The lamp may conveniently take the form of an extrahigh voltage mercury lamp but may also take the form of a xenon or any other lamp as long as it satisfies such basic conditions that it gives a spectrum of high intensity and that the wavelengths of the spectrum formed are extended in life primarily over the visible range. Though the filter unit 9 of the rotary type has been shown and described, other filter units such as of the horizontally reciprocable type may also be employed. In addition, the filter unit may be arranged forwardly of the rotor 2 instead of being arranged rearwardly thereof as illustrated. Also, it will be apparent that, though in the above embodiment the rotor 2 has two diametrically opposite specimen cells 14 and 15 for successive determination of two specimens, the rotor may also be formed with more than two specimen cavities for successive determination of a multiplicity of specimens. In this case; a filter unit is evidently needed which carries filters corresponding in number to the specimen cells. The diagonal unit 10 illustrated is a so-called phase plate, but may take the form of a diagonal bar, a diagonal slit or a diagonal screen, if desired. As the image-receiving plate 3, a photographic plate or film is conveniently employed which is movable horizontally. As noted, exchange of specimens can be performed with ease simply by removing and replacing the clamp rings 21 and 27 from the respective specimen cavities 14 and 15. The rotor formed with specimen cavities 14 and 15 has been shown and described only by way of example and, if desired, can be replaced by any other arrangement as long as it includes filters which transmit light only of respective predetermined wavelengths differing from each other.

It will be appreciated from the foregoing description that the optical device according to the present invention has various practical advantages in that Schlieren patterns can be obtained for different specimens simply by translating the image-receiving plate after the specimens have once been mounted and that the Schlieren patterns obtainedin this mnaner are not arranged close to each other and can be observed with extreme ease.

What is claimed is:

An apparatus for obtaining Schlieren patterns in rotating centrifuge cells including a source lamp, a rotor having multiple specimen cavities therein, a replenishable image-receiving plate, a first optical arrangement disposed in the portion of the path of light extending between said lamp and said rotor for converting the light emitted from the source lamp into a parallel light beam to pass into a selected one of said specimen cavities and a second optical arrangement including a diagonal unit disposed in another portion of the path of light extending between said rotor and image-receiving plate for focusing on said image-receiving plate the Schlieren patterns of the specimens held in the respective specimen cavities in said rotor, said apparatus being characterized by a plurality of specimen cavities formed in said rotor along the same circle centered on the axis of rotation of said rotor so as to pass across the path of light, first filters mounted on said respective specimen cavities and adapted to transmit only light rays of a respective different Wavelength characteristic of the specimen contained in the cavity on which a respective first filter is mounted, and a filter unit including a plurality of second filters each one being adapted to transmit only light rays of a respective different Wavelength corresponding to a respective first-mentioned filter, said filter unit being adapted to bring any selected one of the second filters into the path of light whereby the Schlieren pattern of the specimen in a selected one of the specimen cavities may be ob- References Cited UNITED STATES PATENTS 2,883,900 4/1959 Svenss0n 88-l4 JEWELL H. PEDERSEN, Primary Examiner. B. LACOMIS, Assistant Examiner.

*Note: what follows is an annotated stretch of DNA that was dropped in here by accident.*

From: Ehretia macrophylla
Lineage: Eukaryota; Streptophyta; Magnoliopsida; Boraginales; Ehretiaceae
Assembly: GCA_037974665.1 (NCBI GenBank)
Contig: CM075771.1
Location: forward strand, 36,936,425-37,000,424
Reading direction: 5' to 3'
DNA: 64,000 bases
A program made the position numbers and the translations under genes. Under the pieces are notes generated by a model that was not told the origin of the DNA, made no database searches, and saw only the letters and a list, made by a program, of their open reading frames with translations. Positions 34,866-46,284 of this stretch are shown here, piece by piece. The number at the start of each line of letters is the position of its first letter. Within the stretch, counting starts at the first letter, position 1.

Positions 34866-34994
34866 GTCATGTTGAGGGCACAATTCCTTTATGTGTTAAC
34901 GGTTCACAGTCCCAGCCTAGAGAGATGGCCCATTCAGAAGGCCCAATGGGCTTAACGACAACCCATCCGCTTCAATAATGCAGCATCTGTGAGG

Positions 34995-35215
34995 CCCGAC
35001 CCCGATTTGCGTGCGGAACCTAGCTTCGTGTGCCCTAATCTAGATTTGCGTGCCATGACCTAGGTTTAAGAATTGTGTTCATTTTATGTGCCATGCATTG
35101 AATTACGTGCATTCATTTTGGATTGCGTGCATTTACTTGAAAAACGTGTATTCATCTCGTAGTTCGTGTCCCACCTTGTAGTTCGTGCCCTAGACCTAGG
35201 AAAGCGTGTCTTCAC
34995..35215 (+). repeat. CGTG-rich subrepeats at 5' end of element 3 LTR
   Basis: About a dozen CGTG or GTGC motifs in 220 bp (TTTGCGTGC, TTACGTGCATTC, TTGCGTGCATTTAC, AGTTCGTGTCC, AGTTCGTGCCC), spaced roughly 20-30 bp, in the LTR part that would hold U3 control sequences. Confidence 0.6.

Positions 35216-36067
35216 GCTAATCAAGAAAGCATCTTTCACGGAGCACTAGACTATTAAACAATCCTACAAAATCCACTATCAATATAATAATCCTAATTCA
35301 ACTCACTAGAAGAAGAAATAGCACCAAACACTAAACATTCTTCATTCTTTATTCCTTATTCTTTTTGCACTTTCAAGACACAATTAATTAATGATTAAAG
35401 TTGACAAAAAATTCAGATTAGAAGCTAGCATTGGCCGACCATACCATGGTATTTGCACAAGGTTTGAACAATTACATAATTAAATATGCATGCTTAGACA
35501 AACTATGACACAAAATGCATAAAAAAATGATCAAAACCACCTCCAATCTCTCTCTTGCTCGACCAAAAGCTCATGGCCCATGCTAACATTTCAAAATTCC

Patent Citations
Cited PatentFiling datePublication dateApplicantTitle
US2883900 *Feb 12, 1954Apr 28, 1959Lkb Produkter FabriksaktiebolaOptical arrangement for recording of the course of the refractive index in rotating centrifuge cells
Referenced by
Citing PatentFiling datePublication dateApplicantTitle
US5122911 *Aug 15, 1990Jun 16, 1992Microtek International, Inc.Filter lens device for optical color scanner
US5128808 *Nov 15, 1990Jul 7, 1992Olympus Optical Co., Ltd.Turret condenser for microscopes
US5165078 *Mar 25, 1991Nov 17, 1992Miles Inc.Multi-channel, multi-wavelength detection system
US5198939 *Nov 21, 1991Mar 30, 1993Altman Stage Lighting Co., Inc.Apparatus for positioning apertures of a disk assembly
US20030113930 *Jan 13, 2003Jun 19, 2003Winkelman James W.Method and apparatus for determining erythrocyte sedimentation rate and hematocrit
Classifications
U.S. Classification356/72, 359/889, 356/129
International ClassificationG02B27/50, G02B27/54
Cooperative ClassificationG02B27/54
European ClassificationG02B27/54